This study presents the Swedish standard version of the Copenhagen Psychosocial Questionnaire, COPSOQ III, and investigates its reliability and validity at individual and workplace levels with the aim of establishing benchmarks for the psychosocial work environment. Cross-sectional data from (1) a random sample of employees in Sweden aged 25-65 years (N = 2847) and (2) a convenience sample of non-managerial employees at 51 workplaces (N = 1818) were analysed. Internal consistency reliability was evaluated as well as the effects of sex, work sector and blue/white-collar work. Population benchmarks and mean scores for major occupational groups were computed based on weighted data. ICC(1) and ICC(2) estimates were computed to evaluate aggregation to the workplace level and Pearson inter-correlations to evaluate construct validity at individual and aggregated levels. The reliability and scale characteristics were satisfactory, with few exceptions, at both individual and workplace levels. The strength and direction of correlations supported the construct validity of the dimensions and the amount of variance explained by workplace justified aggregation to the workplace level. The present study thus supports the use of COPSOQ III for measurement at the workplace level and presents benchmarks for risk management as well as for research purposes.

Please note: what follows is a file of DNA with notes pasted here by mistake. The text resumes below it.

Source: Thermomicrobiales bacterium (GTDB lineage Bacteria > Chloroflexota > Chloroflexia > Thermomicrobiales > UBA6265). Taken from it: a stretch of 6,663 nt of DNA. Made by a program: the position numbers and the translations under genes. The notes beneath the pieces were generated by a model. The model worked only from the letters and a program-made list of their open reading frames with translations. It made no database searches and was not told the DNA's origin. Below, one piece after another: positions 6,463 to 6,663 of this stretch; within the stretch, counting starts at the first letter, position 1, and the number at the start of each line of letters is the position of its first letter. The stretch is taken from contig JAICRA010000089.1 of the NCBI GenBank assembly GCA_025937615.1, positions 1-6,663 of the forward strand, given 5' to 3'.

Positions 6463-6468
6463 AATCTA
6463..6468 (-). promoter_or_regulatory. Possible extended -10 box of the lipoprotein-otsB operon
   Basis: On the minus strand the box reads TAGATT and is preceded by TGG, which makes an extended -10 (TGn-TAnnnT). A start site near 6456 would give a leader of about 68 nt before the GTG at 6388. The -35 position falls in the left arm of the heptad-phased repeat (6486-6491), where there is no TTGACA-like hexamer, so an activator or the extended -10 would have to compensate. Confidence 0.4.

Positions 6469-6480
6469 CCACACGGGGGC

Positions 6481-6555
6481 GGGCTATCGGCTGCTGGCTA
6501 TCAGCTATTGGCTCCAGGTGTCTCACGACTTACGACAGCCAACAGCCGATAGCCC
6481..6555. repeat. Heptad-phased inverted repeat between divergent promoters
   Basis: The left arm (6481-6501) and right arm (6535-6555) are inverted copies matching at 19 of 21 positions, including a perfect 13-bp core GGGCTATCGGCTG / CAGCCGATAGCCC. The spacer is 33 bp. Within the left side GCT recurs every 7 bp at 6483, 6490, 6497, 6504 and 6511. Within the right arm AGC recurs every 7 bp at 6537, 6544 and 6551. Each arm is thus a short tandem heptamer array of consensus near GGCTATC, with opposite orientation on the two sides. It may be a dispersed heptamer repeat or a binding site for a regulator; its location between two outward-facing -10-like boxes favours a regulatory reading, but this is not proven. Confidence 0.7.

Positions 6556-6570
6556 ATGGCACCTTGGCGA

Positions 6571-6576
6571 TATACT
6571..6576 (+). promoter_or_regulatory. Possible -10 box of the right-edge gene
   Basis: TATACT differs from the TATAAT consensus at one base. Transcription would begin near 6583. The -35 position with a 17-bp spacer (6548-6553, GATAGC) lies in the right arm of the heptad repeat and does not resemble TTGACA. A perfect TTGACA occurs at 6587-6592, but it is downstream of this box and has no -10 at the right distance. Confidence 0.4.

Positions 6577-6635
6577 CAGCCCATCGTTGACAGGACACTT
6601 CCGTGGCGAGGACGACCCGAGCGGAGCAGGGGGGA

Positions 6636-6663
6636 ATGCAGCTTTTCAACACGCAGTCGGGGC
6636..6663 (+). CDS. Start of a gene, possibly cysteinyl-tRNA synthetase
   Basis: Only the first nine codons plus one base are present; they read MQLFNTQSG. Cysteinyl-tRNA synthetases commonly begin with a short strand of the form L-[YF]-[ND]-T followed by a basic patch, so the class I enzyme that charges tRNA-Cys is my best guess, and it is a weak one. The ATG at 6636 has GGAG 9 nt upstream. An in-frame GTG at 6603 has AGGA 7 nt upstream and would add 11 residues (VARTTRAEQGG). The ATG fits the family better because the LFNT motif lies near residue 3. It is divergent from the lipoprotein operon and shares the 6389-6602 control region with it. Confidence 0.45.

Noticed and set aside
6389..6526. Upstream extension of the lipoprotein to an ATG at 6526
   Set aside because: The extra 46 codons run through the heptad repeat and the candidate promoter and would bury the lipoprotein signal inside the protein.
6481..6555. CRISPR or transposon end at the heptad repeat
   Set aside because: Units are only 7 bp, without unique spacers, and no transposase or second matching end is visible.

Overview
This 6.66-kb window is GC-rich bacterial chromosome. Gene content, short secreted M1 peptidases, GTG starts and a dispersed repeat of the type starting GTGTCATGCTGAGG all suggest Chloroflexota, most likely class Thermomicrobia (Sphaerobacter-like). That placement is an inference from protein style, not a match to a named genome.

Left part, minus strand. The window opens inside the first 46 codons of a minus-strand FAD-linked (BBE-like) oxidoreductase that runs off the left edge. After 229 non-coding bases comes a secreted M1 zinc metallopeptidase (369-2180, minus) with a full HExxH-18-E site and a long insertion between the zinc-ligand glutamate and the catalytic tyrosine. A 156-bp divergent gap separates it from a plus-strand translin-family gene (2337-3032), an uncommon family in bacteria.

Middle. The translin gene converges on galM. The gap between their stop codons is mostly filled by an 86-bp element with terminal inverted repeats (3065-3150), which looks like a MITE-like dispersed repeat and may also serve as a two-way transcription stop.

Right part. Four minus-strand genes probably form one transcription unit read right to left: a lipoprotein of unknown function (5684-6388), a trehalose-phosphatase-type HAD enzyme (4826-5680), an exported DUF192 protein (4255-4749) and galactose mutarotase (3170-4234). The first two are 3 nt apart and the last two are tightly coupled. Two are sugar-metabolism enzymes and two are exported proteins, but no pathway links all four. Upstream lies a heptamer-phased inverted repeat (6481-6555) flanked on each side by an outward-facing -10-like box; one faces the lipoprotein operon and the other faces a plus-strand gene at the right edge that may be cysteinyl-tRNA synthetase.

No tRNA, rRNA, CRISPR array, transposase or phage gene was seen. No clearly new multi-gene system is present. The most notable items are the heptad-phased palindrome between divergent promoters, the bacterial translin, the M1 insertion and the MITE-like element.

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  • 38.
    Berthelsen, Hanne
    et al.
    Malmö högskola, Faculty of Odontology (OD). Malmö högskola, Centre for Work Life and Evaluation Studies (CTA).